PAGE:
Famous teams have offered creators the perfect pulpit to design fantasy milieu, says Chris Hall
Caligula throwing a party ,” was how the funk musician Rick James described the famed Studio 54 in New York, which opened in 1977. There was a cocaine snorting” Man and the Spoon” aspect that would descend from the ceiling when required, there are still stacks of cash in the back chamber, unisex showers and stunts like Bianca Jagger riding a mare on the dancefloor is presided over by a naked follower covered in gold glitter.
The key thing about Studio 54, which features in a new show about global squad culture at Vitra Design Museum, was its adaptability. It could become a different imagination milieu to act as backdrop for the outrageous outfits and theatre of the party goers- such as when four tonnes of glitter were descended from the club’s ceiling on New Year’s Eve or when the fashion designer Valentino had a circus-themed birthday party with sand and mermaids on trapezes.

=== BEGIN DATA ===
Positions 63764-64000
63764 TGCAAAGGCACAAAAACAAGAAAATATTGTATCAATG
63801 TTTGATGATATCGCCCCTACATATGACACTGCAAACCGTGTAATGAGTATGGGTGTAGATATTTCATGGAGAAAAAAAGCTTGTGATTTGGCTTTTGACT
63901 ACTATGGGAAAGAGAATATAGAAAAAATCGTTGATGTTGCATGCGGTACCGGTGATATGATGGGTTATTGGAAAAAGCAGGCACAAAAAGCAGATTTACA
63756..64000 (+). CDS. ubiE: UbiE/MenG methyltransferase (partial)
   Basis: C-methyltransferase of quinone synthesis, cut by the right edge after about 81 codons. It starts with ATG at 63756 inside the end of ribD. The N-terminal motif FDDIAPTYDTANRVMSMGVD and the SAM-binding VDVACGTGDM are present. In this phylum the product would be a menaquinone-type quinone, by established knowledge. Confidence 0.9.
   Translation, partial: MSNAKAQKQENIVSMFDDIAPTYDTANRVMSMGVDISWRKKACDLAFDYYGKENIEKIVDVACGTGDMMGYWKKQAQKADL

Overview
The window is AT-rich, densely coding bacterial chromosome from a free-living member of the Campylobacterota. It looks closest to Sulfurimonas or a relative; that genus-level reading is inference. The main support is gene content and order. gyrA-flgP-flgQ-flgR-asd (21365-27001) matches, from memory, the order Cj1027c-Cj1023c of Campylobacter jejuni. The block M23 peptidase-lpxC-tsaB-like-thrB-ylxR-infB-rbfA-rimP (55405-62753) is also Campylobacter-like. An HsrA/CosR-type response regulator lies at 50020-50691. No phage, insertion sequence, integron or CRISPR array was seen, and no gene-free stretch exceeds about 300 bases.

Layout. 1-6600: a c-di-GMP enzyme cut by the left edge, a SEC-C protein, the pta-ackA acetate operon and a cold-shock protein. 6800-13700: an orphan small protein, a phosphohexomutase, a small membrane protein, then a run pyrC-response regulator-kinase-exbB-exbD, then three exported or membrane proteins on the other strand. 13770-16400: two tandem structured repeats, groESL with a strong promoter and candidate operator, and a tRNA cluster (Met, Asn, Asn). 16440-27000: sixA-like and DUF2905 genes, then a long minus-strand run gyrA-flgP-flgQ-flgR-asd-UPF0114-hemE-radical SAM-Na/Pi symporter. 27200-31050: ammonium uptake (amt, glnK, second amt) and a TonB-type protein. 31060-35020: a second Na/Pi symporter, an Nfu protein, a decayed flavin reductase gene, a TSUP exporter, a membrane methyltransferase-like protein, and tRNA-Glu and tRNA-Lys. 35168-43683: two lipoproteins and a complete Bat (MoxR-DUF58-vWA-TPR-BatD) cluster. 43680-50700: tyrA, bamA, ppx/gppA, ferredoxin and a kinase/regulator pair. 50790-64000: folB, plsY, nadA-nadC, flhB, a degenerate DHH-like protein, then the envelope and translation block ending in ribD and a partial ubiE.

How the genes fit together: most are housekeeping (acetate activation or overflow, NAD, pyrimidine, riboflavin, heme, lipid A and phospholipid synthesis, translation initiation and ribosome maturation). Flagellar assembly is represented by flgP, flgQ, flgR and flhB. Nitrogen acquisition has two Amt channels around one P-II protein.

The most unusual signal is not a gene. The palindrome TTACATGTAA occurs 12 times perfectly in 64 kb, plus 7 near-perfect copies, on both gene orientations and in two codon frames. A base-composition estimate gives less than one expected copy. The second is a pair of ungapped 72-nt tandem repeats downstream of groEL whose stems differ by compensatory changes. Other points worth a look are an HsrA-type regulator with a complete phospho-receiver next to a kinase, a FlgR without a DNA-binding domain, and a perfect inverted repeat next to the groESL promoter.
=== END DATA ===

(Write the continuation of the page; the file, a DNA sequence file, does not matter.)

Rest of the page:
” The 60 s and 70 s ascertained the rise of the idea that you don’t pattern a nightclub, you drawing the minimal layout factors to make a nightclub ,” says Catharine Rossi, a motif historian at Kingston University, who has co-curated the exhibition.” What’s important is not the physical space- certainly the nightclub is just a container. Clubs are made through illuminating and sound, psychotropic dopes and beings .”
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